Ashleigh Johnson, Olympic Water Polo Star, Serves as an Inspiration for Black Youth

Written by on May 9, 2024


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*In 2016, Ashleigh Johnson became the inaugural Black athlete to join the U.S. Olympic water polo team. Today, she’s using her platform to advocate for youth empowerment, especially in underserved communities

After making history with the U.S. Olympic water polo team, and clinching a gold medal, she secured another gold in the Tokyo Games four years later. Now at 29, Johnson is universally recognized as the top player in her position globally.

“The longer that you play a sport, the less it becomes about you,” Johnson said, NBC News reports. 

“I remember when I was young on this national team and just starting to find my footing, I didn’t understand why it was important for me to be here. But I understand now,” she continued. “As a Black woman of Caribbean descent in this sport, I definitely feel a special obligation to be a light for little Black and brown girls — and boys — who may be interested in swimming and water polo. That’s really special and is a priority for me.”

As NBC News points out, interacting and bonding with children continues to be one of Johnson’s cherished experiences in her athletic journey.

“It’s so cool to see how inspiring the sport can be,” Johnson said.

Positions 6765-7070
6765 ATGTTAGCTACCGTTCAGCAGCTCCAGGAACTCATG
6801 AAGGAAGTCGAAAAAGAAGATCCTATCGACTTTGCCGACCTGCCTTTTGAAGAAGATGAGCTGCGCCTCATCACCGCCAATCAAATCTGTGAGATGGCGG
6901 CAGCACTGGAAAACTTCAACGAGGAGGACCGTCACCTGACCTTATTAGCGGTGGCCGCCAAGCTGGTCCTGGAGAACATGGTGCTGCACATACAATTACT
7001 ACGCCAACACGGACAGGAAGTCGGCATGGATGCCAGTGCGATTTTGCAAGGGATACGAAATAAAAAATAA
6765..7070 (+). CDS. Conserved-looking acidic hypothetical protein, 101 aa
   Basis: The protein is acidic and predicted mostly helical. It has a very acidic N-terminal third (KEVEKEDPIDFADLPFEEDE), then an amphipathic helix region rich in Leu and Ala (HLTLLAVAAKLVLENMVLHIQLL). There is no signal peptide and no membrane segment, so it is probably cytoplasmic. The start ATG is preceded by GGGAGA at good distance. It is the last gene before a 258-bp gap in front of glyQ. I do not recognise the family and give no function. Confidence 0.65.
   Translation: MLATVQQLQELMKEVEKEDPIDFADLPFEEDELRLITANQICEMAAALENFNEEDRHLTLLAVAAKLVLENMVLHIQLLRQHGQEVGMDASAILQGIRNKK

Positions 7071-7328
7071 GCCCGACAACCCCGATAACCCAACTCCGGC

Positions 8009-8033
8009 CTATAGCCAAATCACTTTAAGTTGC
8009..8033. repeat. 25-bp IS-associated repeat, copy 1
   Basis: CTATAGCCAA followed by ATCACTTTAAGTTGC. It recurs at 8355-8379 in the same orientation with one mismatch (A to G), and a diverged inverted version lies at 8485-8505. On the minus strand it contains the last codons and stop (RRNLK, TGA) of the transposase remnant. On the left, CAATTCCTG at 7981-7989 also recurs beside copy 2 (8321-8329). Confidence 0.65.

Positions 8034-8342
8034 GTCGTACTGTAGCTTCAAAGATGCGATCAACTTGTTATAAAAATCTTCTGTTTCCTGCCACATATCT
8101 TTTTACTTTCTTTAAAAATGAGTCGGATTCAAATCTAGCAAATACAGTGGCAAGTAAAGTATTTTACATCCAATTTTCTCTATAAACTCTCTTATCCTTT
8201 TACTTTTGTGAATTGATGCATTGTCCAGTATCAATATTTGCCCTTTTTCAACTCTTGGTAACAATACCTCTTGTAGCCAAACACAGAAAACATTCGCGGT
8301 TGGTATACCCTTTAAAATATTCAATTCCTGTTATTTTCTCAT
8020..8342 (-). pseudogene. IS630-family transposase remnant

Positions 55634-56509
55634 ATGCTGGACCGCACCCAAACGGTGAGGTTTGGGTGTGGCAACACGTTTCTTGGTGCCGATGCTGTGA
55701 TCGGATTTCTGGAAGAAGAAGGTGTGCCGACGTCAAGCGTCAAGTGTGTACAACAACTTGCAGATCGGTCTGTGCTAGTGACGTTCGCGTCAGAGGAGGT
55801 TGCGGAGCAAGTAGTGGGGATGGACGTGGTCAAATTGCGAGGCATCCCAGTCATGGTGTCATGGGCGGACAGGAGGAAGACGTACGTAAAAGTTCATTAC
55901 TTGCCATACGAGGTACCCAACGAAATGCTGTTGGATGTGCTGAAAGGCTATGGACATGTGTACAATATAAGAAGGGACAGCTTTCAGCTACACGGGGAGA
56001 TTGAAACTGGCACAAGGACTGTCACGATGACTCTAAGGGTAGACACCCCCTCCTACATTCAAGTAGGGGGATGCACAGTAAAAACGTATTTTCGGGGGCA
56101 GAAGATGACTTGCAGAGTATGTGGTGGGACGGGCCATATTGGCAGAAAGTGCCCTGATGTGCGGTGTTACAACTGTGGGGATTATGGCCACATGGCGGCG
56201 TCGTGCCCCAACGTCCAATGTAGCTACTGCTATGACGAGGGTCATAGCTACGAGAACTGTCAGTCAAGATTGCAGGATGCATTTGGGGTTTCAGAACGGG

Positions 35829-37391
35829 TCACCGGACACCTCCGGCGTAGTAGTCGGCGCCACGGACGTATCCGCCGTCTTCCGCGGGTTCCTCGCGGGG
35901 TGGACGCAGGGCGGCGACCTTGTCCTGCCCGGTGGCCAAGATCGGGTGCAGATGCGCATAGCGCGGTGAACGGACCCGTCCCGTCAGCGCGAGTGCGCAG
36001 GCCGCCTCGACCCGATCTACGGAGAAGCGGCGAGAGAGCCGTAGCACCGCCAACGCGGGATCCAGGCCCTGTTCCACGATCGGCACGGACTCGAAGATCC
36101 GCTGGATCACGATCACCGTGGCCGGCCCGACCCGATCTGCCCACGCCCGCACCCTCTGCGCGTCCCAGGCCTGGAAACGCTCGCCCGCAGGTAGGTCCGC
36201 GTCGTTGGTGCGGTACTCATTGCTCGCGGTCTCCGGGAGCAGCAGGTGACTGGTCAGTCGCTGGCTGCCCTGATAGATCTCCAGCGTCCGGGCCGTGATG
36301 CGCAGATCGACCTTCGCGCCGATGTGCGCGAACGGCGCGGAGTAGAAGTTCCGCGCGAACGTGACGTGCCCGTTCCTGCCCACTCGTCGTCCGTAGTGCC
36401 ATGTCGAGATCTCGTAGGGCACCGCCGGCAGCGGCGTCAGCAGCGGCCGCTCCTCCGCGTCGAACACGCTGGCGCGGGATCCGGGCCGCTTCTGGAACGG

“These kids sometimes share their experiences, their struggles, and the chances are I’ve been through something like they have been and [I’m] able to give them some words of encouragement,” she added.

“We’re all unique in some way, but we’re all so similar in other ways. And getting to have these experiences with the kids makes us all really strong,” Johnson continued. 

Throughout her journey, Johnson has encountered and overcome challenges and adversity, often stemming from racism. Her Jamaican mother, Donna Johnson, was unaware of her daughter’s conflicts.

“I didn’t realize she felt alone a lot of the time,” Donna Johnson said. “I raised my children to see people as people, which, in retrospect, was a very naive stand. I was never concerned about that aspect. I was more concerned about her being taken care of since I wasn’t there. But as I became more enlightened, I realized she was the only Black in most cases, which is an American condition for Black people.” 

Despite their challenges, Johnson and her siblings found strength in “the foundation my mother built in all of us,” as she expressed. 

“She instilled in us that we are worthy and beautiful and belong,” Johnson stated.

“So as much as there were times when I felt isolated, I actually felt more powerful being there. I also had a realization that because I was different didn’t make me stand out in a bad way,” she continued. “You end up realizing you have the power to change that and to make it a welcoming space for other Black people or brown people who may come after you.”

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